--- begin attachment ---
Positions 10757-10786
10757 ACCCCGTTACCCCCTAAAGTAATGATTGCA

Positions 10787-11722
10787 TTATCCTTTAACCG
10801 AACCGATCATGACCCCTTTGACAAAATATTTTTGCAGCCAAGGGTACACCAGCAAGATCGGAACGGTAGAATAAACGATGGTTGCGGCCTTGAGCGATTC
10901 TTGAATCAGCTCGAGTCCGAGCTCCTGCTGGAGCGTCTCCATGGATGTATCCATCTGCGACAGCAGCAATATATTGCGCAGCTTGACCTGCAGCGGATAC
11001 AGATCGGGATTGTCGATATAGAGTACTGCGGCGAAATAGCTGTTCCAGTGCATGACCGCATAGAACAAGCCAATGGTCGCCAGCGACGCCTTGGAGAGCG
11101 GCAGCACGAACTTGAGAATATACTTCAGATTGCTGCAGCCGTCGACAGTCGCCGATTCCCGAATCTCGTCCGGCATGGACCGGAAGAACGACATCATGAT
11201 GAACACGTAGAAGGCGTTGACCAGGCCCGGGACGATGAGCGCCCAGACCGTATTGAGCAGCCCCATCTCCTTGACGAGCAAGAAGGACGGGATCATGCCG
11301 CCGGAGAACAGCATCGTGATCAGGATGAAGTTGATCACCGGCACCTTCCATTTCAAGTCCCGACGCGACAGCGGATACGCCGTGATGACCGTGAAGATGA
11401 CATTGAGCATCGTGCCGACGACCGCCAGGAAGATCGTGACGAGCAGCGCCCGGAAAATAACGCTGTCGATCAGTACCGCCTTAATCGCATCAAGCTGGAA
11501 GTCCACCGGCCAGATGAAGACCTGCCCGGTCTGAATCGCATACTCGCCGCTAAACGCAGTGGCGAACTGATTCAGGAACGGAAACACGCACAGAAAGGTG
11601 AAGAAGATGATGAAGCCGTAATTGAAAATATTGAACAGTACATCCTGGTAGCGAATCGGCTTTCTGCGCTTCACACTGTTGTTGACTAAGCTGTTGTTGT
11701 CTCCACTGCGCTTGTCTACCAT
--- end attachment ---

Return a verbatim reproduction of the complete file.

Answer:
Positions 10757-10786
10757 ACCCCGTTACCCCCTAAAGTAATGATTGCA

Positions 10787-11722
10787 TTATCCTTTAACCG
10801 AACCGATCATGACCCCTTTGACAAAATATTTTTGCAGCCAAGGGTACACCAGCAAGATCGGAACGGTAGAATAAACGATGGTTGCGGCCTTGAGCGATTC
10901 TTGAATCAGCTCGAGTCCGAGCTCCTGCTGGAGCGTCTCCATGGATGTATCCATCTGCGACAGCAGCAATATATTGCGCAGCTTGACCTGCAGCGGATAC
11001 AGATCGGGATTGTCGATATAGAGTACTGCGGCGAAATAGCTGTTCCAGTGCATGACCGCATAGAACAAGCCAATGGTCGCCAGCGACGCCTTGGAGAGCG
11101 GCAGCACGAACTTGAGAATATACTTCAGATTGCTGCAGCCGTCGACAGTCGCCGATTCCCGAATCTCGTCCGGCATGGACCGGAAGAACGACATCATGAT
11201 GAACACGTAGAAGGCGTTGACCAGGCCCGGGACGATGAGCGCCCAGACCGTATTGAGCAGCCCCATCTCCTTGACGAGCAAGAAGGACGGGATCATGCCG
11301 CCGGAGAACAGCATCGTGATCAGGATGAAGTTGATCACCGGCACCTTCCATTTCAAGTCCCGACGCGACAGCGGATACGCCGTGATGACCGTGAAGATGA
11401 CATTGAGCATCGTGCCGACGACCGCCAGGAAGATCGTGACGAGCAGCGCCCGGAAAATAACGCTGTCGATCAGTACCGCCTTAATCGCATCAAGCTGGAA
11501 GTCCACCGGCCAGATGAAGACCTGCCCGGTCTGAATCGCATACTCGCCGCTAAACGCAGTGGCGAACTGATTCAGGAACGGAAACACGCACAGAAAGGTG
11601 AAGAAGATGATGAAGCCGTAATTGAAAATATTGAACAGTACATCCTGGTAGCGAATCGGCTTTCTGCGCTTCACACTGTTGTTGACTAAGCTGTTGTTGT
11701 CTCCACTGCGCTTGTCTACCAT